At the end of 4 weeks the frequency was 12.5%, at 2 months it was 42.5% and at 3 months it was 52.5%. Postoperatively the development of intracranial hypertension was maximal between 4 weeks and 2 months. Hydrocephalus was noted more frequently and earlier in those cases found to have larger myelomeningocele(> 5cm diameter) and more rostral lesions(upper dorsal and cervical).
DISCUSSION
Third world countries are facing many problems, socioeconomic, cultural, educational and nutritional that result in congenital anomalies of central nervous system like neural tube defects (NTD) more frequently than developed countries3-7.
The rate of shunt placement in some of the largest series of in utero repair of myelomeningocele published in 2003-2004 was 54%, which is significantly lower than shunt placement rate in patients treated postnatally 63-91%8. A study carried out at Balabhai Nanavati hospital Mumbai India between 2000 and 2007 ended up with shunt insertion rate of 56.52% which is slightly more than our study of 52.5% because of the fact that we included only those patients who were not having hydrocephalus at the time of presentation.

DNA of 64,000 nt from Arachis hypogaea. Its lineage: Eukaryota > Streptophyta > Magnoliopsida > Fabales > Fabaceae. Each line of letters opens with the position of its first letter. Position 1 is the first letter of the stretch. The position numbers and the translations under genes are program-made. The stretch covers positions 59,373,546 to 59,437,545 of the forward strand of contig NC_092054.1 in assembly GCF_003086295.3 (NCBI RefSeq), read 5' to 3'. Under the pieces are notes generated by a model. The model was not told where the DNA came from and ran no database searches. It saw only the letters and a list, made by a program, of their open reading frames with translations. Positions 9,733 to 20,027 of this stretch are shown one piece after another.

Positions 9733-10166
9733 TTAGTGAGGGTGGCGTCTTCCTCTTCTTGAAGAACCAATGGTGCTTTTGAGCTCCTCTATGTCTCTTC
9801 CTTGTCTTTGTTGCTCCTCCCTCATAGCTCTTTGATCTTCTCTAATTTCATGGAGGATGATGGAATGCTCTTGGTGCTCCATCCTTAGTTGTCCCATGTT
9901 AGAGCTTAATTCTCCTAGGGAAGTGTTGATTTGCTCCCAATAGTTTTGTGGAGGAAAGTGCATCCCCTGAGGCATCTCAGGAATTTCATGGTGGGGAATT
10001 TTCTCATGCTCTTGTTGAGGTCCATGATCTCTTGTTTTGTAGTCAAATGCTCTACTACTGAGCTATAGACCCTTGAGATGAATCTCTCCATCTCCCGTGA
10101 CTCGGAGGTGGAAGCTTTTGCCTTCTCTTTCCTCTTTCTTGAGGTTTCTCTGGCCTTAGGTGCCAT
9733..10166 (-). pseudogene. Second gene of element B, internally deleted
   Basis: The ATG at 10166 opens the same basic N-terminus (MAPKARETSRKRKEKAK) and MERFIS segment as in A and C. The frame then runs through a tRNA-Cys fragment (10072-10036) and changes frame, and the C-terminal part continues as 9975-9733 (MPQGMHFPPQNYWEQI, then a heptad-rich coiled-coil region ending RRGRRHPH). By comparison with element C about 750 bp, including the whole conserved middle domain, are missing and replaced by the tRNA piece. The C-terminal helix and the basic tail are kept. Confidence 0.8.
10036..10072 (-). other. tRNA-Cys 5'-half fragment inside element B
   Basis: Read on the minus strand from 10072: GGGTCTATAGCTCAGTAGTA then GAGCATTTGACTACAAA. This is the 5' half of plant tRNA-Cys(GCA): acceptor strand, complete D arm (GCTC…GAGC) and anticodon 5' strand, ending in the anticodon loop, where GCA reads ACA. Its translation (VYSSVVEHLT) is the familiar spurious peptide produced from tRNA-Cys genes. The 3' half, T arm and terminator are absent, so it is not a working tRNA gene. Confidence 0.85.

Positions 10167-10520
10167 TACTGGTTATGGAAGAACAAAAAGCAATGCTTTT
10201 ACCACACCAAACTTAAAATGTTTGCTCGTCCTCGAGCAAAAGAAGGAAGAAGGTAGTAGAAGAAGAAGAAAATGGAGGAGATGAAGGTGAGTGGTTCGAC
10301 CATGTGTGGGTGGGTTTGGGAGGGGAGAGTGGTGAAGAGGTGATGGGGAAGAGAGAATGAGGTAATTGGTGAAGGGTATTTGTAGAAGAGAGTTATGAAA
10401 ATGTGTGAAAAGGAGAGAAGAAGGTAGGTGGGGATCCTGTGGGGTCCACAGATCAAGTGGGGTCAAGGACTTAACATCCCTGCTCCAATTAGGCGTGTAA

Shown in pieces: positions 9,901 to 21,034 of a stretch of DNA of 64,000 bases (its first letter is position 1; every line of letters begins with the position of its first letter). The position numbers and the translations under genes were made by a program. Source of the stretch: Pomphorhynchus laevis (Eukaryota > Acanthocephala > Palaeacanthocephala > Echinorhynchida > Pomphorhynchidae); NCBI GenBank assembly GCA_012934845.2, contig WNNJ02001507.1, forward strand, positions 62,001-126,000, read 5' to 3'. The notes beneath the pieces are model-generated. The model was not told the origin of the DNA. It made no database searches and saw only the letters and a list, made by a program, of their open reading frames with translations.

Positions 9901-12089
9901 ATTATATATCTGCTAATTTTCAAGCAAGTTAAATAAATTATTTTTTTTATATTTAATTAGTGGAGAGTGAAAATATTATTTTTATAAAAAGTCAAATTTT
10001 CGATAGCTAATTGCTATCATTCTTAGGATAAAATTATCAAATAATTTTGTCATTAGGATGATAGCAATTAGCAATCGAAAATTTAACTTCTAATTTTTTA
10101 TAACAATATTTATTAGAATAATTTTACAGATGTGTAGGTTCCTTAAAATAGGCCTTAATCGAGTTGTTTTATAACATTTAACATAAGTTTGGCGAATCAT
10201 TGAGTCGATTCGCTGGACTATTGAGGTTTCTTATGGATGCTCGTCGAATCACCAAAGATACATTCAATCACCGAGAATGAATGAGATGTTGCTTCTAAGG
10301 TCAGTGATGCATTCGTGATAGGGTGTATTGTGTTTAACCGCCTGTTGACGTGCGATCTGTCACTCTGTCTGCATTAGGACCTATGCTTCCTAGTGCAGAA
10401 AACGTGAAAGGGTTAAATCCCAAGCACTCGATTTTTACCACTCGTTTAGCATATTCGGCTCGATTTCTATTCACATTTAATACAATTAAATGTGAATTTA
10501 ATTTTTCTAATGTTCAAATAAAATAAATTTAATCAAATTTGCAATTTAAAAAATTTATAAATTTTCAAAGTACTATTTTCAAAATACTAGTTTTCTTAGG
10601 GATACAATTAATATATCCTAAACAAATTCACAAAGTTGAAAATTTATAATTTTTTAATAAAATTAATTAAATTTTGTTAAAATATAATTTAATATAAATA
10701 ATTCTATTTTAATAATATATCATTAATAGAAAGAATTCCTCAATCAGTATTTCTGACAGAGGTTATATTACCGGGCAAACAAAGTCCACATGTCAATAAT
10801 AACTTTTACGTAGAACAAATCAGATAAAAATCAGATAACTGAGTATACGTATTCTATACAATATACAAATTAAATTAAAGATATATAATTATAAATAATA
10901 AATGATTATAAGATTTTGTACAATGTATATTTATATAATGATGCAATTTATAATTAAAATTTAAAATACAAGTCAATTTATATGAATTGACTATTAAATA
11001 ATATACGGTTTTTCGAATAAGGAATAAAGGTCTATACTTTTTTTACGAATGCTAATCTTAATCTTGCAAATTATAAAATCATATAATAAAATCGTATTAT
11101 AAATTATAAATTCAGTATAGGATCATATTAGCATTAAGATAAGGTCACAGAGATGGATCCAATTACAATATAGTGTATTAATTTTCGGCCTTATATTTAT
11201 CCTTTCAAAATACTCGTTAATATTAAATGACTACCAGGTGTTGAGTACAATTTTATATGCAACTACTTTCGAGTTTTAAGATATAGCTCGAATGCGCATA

A retrospective study carried out at the department of neurosurgery Jinnah postgraduate medical centre Karachi included 415 children presenting with myelomeningocele. In this study 88% children showed evidence of hydrocephalus at the time of presentation and all were treated with ventriculoperitoneal shunt insertion3.